3rd grade class schedule


Seasonal poems and songs are learned while the children gather around a candle in the morning. By simply repeating the poems once together each morning, they have already learned four lengthy seasonal poems and it's only November!

Autumn Fires

In the other gardens
And all up the vale,
From the autumn bonfires
See the smoke trail!

Pleasant summer over
And all the summer flowers,
The red fire blazes,
The gray smoke towers.

Sing a song of seasons!
Something bright in all.
Flowers in the summer,
Fires in the fall!

~Robert Louis Stevenson


As we leave our circle, we are off to take a neighborhood walk, observing seasonal changes, (plants, trees, leaves, gardens) and, for 3rd and 4th graders, noting changes in weather such as clouds, temperature, precipitation, etc. And you can't blame us if we stop by the neighborhood bakery for our favorite bread! 

As we return home from our walk, we take time to color, paint, or otherwise create something artistic that reflects the seasons and nature we observed on our walk. This is also the time used to do any crafts we may be working on for seasonal festivals. We just finished up some watercolor paintings that were turned into Martinmas lanterns and some beautiful grape vine leaf crowns!

At this point everyone always seems to be ravenous, so the bread from our walk to the bakery (or crackers/cheese/almonds/fruit/etc) are passed out and everyone refuels for the Main Lesson.


Third graders are in a practical work year. Math is as hands-on as possible. Measuring, sawing, nailing, weather forecasting, drilling, screwing, and cleaning up the construction site were the lessons of the day for the first month of school. Math main lessons (after the building unit) consisted of "feeling" measurements: a pound feels like "this", walking a mile feels like "this", my hand is about "so" long, etc.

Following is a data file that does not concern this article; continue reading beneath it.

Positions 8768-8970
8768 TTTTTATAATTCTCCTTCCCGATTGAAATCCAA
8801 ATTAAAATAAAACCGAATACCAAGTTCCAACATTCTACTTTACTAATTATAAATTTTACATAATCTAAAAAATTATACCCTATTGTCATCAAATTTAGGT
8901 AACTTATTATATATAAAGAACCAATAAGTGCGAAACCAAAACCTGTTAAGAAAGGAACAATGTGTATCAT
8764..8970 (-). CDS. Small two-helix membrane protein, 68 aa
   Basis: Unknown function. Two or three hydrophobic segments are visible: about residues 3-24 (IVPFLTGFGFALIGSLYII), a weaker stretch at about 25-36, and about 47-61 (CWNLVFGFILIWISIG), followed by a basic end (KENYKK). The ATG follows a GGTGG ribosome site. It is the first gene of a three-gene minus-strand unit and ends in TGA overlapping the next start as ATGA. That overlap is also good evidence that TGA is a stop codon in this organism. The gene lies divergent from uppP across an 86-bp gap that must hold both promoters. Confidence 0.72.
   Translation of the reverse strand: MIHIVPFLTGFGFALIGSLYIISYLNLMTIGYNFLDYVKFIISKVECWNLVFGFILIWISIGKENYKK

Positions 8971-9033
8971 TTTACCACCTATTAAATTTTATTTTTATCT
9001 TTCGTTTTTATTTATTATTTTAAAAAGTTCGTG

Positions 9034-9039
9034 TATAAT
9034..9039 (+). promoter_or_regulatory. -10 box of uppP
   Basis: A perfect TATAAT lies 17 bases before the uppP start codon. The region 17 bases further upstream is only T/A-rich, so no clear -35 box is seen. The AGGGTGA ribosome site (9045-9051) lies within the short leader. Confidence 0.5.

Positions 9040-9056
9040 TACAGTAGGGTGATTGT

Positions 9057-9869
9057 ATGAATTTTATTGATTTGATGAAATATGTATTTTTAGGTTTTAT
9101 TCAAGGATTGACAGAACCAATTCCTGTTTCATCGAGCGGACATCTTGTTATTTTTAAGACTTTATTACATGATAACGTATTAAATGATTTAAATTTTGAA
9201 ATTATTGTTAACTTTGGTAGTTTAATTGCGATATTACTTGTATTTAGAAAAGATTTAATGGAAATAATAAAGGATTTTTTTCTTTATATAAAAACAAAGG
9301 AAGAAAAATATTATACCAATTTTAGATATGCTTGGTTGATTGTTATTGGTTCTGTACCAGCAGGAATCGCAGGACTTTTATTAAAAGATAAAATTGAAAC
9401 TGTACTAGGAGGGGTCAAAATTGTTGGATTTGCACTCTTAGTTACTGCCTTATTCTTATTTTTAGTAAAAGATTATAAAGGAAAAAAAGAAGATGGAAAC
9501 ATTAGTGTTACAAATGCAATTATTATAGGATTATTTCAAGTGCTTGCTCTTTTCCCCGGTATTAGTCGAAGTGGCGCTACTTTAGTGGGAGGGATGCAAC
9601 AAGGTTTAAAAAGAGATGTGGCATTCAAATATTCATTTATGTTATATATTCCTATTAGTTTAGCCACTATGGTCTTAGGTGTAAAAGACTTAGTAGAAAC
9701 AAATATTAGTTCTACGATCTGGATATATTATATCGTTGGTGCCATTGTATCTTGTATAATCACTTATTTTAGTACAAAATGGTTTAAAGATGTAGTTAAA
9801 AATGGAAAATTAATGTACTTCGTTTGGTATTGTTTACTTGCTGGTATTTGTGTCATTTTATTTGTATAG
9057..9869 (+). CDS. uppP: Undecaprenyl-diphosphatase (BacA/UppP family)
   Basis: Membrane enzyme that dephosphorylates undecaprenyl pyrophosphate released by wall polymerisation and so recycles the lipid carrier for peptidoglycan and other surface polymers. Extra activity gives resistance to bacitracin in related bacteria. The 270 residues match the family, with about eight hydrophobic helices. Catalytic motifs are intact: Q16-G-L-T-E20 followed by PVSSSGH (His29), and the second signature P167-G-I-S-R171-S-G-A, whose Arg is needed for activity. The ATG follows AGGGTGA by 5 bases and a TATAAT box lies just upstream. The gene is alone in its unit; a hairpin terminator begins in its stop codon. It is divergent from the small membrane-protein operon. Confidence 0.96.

Third grade is the year for real, hands-on work. Third graders are in that changing consciousness from thinking everything is black-and-white to realizing that their are ambiguities to life. Hands-on work helps them through that change. The Native American main lesson is firmly rooted in practical work and in practical aspects of living on our earth. How did the Native Americans live and work throughout the changing seasons? How did they eat and clothe themselves and stay warm? Other main lessons (one is on Old Testament stories) speak to the child's realization that although the adults in their lives may not be perfect, (an idea they are becoming more and more aware of) they are still striving human beings. Adam and Eve, King David, Abraham, Joseph, and Moses were all people who failed but were, on the other hand, redeemable. Language Arts, Science (such as weather), and Math are all rolled together into these units. Main lesson books are made, but hands-on work is considered supremely important.


Everyone brings a sack lunch!


After lunch we burn off a little steam and release the children for a free play time. Jump roping, leaf raking, basketball hooping, LEGO playing, and general mayhem take up most of this happy time.


On most days, knitting is picked up casually throughout the day by the kids who are really excited about it, but on Thursdays, after lunch, Ms. Lesley Klatt comes to really teach us knitting. The kids go from learning the basic casting-on skills to knitting their first stitches and finally completing projects of their own. Little verses are learned to help remember the hand motions: In through the front door, once around the back, out through the window, and off pops Jack!!


Story of the World Volume 1: Ancient Times by Susan Weiss Bauer

Presents history chronologically in story form. History is told from the first nomads that wandered through Mesopotamia through the fall of Rome. Fun hands-on projects and map-work is done to help these stories become a reality for the children. Carving their names into clay like an ancient Mesopotamian, dressing up like a Pharaoh, and learning the stories of a pesky spider named Anansi from ancient Africa are just a few of the fun things the kids will do this year.


Third graders take violin lessons from Ms. Kim Vachon on Fridays. Kim is a graduate of the Waldorf School and teaches the kids songs and rhythm exercises along with string lessons.  After that they do a hands-on art project with our resident artist (and school mother) Brigitte Bolger. After lunch and a little free-play, the whole school suits up and gets ready for their one-on-one private swim lessons at the University of Illinois, Chicago.